When it comes to Colorado’s air pollution, why not blame Utah? The EPA does.

The federal agency refuses to approve Utah’s clean air plans until they stop violating “good neighbor” rules by sending ozone east to the Front Range.

Michael Booth
The Colorado Sun
Haze is visible from Frisco on Tuesday, June 8, 2021.
Sawyer D’Argonne/Summit Daily News archive

There’s a new strategy in Colorado’s fight against dangerous ozone air pollution: 

Blame Utah. 

Coal-fired power plants and oil and gas drilling in northeastern Utah are responsible for ozone drifting to the east into Colorado’s nine-county nonattainment zone for the pollutant, according to the Environmental Protection Agency. 

The amount of ozone that Utah is pumping toward Colorado violates the federal “good neighbor” rules of the Clean Air Act, which have been used in the past to force Eastern states to clean up coal plants to help downwind states. The EPA rejected Utah’s State Implementation Plan (SIP) for cutting ozone in February and told the state to prepare more cuts, including adding expensive scrubbing equipment to a handful of coal power plants in Utah and Wyoming.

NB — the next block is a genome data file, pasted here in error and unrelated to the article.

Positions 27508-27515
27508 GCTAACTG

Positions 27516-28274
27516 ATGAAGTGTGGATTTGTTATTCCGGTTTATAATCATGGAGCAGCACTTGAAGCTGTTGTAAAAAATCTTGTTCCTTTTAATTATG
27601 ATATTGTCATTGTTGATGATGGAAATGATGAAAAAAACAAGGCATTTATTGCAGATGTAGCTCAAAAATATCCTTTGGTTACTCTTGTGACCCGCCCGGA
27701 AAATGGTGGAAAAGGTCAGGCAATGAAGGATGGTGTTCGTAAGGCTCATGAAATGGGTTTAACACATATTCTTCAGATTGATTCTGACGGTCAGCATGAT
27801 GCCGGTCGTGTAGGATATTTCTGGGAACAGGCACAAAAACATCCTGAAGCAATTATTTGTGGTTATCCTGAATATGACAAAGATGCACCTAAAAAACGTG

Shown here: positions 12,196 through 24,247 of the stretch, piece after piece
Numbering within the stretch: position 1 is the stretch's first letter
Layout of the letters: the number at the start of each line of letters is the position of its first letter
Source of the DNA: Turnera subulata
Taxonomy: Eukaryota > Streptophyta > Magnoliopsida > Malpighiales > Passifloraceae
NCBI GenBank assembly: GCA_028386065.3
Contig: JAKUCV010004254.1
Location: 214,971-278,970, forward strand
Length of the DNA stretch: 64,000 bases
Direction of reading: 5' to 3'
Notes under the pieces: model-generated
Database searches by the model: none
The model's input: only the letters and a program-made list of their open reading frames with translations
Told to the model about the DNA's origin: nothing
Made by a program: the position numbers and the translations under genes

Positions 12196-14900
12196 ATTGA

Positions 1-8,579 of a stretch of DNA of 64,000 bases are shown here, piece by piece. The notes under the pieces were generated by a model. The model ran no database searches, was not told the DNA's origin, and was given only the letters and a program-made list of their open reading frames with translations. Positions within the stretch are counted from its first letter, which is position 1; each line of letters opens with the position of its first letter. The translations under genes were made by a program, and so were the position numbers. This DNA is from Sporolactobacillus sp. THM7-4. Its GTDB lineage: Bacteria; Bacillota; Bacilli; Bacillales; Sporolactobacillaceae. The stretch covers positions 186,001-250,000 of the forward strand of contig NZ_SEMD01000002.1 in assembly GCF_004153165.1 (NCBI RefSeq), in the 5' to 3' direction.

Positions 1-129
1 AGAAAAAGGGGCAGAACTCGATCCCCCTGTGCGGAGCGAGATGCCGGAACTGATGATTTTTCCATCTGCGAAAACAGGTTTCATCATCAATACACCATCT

Utah’s legislature agreed something needed to be done and set aside $2 million — for legal fees to sue the EPA and avoid the extra cleanup. 

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